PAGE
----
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Already have a logo you need converted to Vector? Try the “Trace” button below!

Trace your bitmaps with Vector Magic


Need more conversion options? Try these:

Vector Factory

I’ve partnered with a great company: Grey Matter Creations - They’ll HAND convert your logo and output it for you in multiple formats (Vector/eps being just one of them). I’ve been pointing my Logo Creator customers to him for years.

Watch this video

Visit them Here and tell them “Marc from The Logo Creator sent me”  :)


Vector Magic

The other solution, and one that I have used myself millions of times — is a Do-It-yourself tool called Vector Magic!

Trace your bitmaps with Vector Magic

They have an online “Raster to Vector” conversion tool, AND an awesome desktop software product (for both Mac and Windows). If you do a lot of ‘raster to vector’ conversion, I highly, highly recommend these guys!

 Watch this video:



 

If you’re not sure what this all means, read on!

Images can be created using different image “formats” – many of us are familiar with JPG. This format is terrific for use on the web, and even in print – on smaller jobs. But if you wanted to use a JPG image on something larger, like a t-shirt, or cut into vinyl for a car wrap advertisement, you would not be impressed with the result.

Why?

JPG’s are composed of small dots called pixels, much like newspaper print. If you enlarge the image to make it “bigger”, you enlarge the dots – this is called pixelation. The end result is a fuzzy, or blurry appearance with random “artifacts” scattered throughout the image. Here is an example of a JPG image, before and after enlargement:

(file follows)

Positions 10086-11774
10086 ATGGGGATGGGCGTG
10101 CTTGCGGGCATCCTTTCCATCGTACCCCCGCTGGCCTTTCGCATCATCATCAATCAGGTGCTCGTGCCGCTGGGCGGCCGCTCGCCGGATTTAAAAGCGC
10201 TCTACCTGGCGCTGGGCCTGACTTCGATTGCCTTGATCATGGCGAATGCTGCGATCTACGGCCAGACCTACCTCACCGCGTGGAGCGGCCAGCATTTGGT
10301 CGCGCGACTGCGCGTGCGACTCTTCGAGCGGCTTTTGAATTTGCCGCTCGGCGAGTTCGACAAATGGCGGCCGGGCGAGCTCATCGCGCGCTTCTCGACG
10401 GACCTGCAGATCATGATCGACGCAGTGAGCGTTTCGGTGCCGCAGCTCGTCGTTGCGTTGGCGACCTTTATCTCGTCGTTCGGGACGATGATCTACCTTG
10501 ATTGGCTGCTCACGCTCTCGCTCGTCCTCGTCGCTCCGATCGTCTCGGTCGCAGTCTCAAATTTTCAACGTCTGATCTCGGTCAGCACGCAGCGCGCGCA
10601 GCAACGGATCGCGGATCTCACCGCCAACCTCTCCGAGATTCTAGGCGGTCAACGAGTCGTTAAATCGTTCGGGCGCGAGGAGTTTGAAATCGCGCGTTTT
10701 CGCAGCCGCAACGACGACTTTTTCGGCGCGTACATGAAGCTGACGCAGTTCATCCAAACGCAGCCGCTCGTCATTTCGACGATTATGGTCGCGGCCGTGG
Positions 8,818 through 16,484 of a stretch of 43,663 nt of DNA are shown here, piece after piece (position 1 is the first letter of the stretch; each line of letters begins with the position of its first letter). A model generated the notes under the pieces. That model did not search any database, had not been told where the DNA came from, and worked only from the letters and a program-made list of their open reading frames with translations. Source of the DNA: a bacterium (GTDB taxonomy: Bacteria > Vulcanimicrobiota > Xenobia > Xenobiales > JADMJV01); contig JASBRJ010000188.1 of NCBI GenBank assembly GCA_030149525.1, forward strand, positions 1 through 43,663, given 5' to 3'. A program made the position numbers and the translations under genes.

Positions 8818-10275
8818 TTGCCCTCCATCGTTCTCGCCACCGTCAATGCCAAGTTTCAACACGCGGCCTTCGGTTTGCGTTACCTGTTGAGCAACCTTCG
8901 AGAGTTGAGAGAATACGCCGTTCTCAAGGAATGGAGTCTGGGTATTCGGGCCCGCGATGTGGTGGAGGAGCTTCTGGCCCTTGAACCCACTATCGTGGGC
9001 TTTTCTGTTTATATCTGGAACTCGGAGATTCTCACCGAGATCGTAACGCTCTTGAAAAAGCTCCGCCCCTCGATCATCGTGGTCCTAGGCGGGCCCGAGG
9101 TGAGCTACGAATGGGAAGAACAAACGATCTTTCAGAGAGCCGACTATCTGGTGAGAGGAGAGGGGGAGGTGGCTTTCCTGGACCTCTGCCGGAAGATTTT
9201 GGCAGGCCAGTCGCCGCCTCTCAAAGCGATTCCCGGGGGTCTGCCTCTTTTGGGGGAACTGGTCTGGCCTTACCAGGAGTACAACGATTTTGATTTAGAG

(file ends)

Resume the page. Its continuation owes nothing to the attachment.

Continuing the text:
You can see the smaller “G” looks good – but when enlarged 500% for print, it becomes pixelated – why? Because it’s made up of pixels. This is a raster image. A “raster” image is made up of small rectangular dots, known as pixels.

How to enlarge an image for print?

The best way to create images for print (or any large use, like billboards, etc), is to use vector images. A vector image is not created with dots or pixels, instead it’s created with shapes and computer instructions. Geometric primitives like points, lines, curves and polygons based on mathematical equations make up the content of a vector image.

Think of a vector image as a list of instructions for the computer to follow. For instance, if you had a vector based image of the moon, the computer instructions might go something like this:

Computer – draw a circle 5 inches in radius, color gray.
Computer – draw a smaller uneven polygon, 60% smaller than the parent circle, color dark gray (a crater)
etc….

So using vector imaging, you can tell the computer to draw the shapes at ANY size. You are NOT enlarging anything, so pixelation does not occur.

Below is the same “g” – however, it has been converted to a vector image. You can see it enlarges with no blurriness or image artifacts.

 

See below for examples of converted images/logos:


This image is rasterized:

 

This image has been converted to vector:

 

Another raster image:

Converted to vector:

See below for some logo samples:



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